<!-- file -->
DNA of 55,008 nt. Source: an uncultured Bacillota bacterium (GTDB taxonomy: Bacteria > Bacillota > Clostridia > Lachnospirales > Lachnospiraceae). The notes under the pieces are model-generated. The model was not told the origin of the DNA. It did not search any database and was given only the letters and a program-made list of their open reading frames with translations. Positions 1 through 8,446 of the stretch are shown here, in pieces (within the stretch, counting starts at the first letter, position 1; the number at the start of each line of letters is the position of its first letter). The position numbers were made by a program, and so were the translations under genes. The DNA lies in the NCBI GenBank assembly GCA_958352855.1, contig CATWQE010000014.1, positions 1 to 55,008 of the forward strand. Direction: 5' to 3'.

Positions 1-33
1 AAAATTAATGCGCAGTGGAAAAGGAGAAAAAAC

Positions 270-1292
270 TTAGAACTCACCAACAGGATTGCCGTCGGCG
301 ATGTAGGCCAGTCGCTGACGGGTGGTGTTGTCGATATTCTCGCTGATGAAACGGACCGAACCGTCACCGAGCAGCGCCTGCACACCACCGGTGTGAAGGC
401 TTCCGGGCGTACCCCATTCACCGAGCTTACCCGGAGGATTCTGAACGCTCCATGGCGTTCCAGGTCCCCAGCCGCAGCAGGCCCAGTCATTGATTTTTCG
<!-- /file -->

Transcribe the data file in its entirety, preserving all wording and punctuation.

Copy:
DNA of 55,008 nt. Source: an uncultured Bacillota bacterium (GTDB taxonomy: Bacteria > Bacillota > Clostridia > Lachnospirales > Lachnospiraceae). The notes under the pieces are model-generated. The model was not told the origin of the DNA. It did not search any database and was given only the letters and a program-made list of their open reading frames with translations. Positions 1 through 8,446 of the stretch are shown here, in pieces (within the stretch, counting starts at the first letter, position 1; the number at the start of each line of letters is the position of its first letter). The position numbers were made by a program, and so were the translations under genes. The DNA lies in the NCBI GenBank assembly GCA_958352855.1, contig CATWQE010000014.1, positions 1 to 55,008 of the forward strand. Direction: 5' to 3'.

Positions 1-33
1 AAAATTAATGCGCAGTGGAAAAGGAGAAAAAAC

Positions 270-1292
270 TTAGAACTCACCAACAGGATTGCCGTCGGCG
301 ATGTAGGCCAGTCGCTGACGGGTGGTGTTGTCGATATTCTCGCTGATGAAACGGACCGAACCGTCACCGAGCAGCGCCTGCACACCACCGGTGTGAAGGC
401 TTCCGGGCGTACCCCATTCACCGAGCTTACCCGGAGGATTCTGAACGCTCCATGGCGTTCCAGGTCCCCAGCCGCAGCAGGCCCAGTCATTGATTTTTCG